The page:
Fortunately, as the number of fall semester freshmen increase every year, the school community is paying more attention and making improvements. One notable change was that the Students’ Union Synergy held a freshmen orientation exclusively for the fall semester freshmen. This is a huge improvement as the fall semester freshmen are students from all around the world who are not familiar with Korean university culture and have less personal connections to get information. Furthermore, the Global Seminar, which provides the fall semester freshmen the opportunity to meet their upper class seniors, was held separately for University College, Underwood International College, and Global Leadership Division. In the past, the Global Seminar was held only once for all fall semester freshmen regardless of their affiliated colleges. Thus, fall semester freshmen had to collectively listen to one Global Seminar even though university life and course enrollment and such were different for different colleges. However starting from this year, students could benefit from the information that specifically applied to their college, which was impractical when all the divisions were gathered together. All in all, it seems that improvements are being made for the fall semester freshmen.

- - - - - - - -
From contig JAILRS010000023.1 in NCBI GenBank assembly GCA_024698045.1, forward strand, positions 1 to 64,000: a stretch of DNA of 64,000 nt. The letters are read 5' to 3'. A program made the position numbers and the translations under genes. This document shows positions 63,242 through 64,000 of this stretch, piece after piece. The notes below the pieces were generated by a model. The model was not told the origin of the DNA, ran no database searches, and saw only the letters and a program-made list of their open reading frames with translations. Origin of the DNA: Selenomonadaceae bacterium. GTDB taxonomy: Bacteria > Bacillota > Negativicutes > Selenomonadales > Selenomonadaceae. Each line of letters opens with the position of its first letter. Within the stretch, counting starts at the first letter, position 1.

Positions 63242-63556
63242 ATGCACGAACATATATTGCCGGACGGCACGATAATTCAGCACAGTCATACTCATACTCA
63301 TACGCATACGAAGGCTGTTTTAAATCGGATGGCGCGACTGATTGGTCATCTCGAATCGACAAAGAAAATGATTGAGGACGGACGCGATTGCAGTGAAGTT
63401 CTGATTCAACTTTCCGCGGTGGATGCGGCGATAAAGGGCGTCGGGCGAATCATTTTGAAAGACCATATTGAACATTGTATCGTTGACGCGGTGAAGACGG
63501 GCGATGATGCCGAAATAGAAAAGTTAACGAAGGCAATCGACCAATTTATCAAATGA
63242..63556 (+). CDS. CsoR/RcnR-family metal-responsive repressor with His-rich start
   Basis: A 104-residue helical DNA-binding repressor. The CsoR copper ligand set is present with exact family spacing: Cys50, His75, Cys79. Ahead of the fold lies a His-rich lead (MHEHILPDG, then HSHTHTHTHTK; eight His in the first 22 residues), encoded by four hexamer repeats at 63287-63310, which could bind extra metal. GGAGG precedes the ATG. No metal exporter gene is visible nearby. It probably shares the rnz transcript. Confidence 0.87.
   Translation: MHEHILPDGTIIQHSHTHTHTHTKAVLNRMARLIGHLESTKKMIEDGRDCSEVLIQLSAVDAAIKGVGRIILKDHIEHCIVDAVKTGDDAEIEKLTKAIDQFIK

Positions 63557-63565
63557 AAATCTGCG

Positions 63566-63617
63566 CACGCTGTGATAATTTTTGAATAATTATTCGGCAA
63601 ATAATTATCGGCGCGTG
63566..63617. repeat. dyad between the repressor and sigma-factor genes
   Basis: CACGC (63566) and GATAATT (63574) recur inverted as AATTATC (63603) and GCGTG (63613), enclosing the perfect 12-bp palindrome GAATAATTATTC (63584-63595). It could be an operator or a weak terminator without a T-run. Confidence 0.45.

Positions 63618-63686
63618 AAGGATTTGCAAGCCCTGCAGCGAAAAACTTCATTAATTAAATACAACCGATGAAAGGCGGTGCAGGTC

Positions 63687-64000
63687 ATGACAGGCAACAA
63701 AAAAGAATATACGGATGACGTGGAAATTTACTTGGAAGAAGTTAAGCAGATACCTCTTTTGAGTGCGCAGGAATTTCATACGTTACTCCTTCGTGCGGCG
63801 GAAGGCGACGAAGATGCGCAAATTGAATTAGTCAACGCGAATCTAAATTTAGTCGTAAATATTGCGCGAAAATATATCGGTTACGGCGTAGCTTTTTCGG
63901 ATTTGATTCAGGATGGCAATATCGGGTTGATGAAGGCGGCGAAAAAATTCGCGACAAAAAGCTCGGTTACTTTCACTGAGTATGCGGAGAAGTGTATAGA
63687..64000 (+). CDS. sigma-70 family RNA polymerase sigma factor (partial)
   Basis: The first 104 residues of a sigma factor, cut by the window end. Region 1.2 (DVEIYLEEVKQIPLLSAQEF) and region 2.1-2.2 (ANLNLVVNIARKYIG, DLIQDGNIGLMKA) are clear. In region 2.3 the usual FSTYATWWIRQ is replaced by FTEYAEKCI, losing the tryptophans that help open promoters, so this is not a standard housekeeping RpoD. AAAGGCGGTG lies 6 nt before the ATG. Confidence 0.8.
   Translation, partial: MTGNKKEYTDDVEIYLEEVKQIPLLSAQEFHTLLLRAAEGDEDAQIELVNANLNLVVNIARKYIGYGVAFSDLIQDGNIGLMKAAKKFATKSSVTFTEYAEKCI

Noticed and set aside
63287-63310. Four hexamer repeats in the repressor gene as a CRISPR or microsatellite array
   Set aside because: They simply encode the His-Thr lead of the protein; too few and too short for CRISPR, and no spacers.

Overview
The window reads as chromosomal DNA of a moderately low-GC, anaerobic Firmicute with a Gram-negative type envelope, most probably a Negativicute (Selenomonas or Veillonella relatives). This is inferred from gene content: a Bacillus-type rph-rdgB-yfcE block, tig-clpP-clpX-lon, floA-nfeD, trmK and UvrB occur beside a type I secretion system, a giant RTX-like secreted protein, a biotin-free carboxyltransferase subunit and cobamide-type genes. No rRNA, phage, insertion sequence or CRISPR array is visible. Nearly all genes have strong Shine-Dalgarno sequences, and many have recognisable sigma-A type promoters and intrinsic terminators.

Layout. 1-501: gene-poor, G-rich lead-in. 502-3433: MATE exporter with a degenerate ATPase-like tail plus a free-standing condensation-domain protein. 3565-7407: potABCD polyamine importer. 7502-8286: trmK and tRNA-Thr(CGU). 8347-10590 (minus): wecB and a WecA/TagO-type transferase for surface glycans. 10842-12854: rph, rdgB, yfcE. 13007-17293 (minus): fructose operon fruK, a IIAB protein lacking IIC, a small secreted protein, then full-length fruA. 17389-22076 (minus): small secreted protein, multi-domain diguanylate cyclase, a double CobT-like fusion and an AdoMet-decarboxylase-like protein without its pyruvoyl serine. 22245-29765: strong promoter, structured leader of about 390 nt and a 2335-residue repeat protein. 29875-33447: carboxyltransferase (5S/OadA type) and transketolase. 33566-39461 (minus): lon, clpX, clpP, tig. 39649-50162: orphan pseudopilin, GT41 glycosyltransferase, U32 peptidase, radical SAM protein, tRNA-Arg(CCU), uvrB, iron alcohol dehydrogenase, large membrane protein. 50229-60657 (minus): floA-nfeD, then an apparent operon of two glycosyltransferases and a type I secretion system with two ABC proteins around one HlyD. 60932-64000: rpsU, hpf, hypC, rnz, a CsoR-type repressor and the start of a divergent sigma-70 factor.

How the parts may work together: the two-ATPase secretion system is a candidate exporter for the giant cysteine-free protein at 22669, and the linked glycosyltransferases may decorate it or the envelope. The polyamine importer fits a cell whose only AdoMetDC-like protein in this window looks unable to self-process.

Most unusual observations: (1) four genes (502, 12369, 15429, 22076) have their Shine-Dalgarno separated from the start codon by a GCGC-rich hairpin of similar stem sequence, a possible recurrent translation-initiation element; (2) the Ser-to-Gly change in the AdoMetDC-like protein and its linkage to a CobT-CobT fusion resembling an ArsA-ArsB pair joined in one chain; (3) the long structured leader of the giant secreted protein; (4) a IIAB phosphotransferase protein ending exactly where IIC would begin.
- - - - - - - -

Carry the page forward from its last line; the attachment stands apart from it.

Nonetheless, there are problems that still need to be addressed. That is, the administrative problems that plague the fall semester freshmen so much still remain the same. As already mentioned, this is mainly due to the lack of awareness of the challenges and inconveniences that fall semester freshmen face. However, as the number of these students is increasing the voices of complaints are becoming louder. The fall semester freshmen, arriving in the “second” semester, are stuck in the middle. It is time for the school to pay more attention to their complaints.
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In accordance to the increasing number of fall semester freshmen, more attention is necessary university wide, not only from the Office of Academic Affairs or the student Union. Colleges and departments also need to ensure a variety of courses and programs are available to accommodate these students. Accepting freshmen in the fall semester is certainly appreciable, yet it seems that more of “after care” is needed. The fall semester freshmen are not demanding nor expecting “special treatment,” but a lot could be changed with just a little consideration.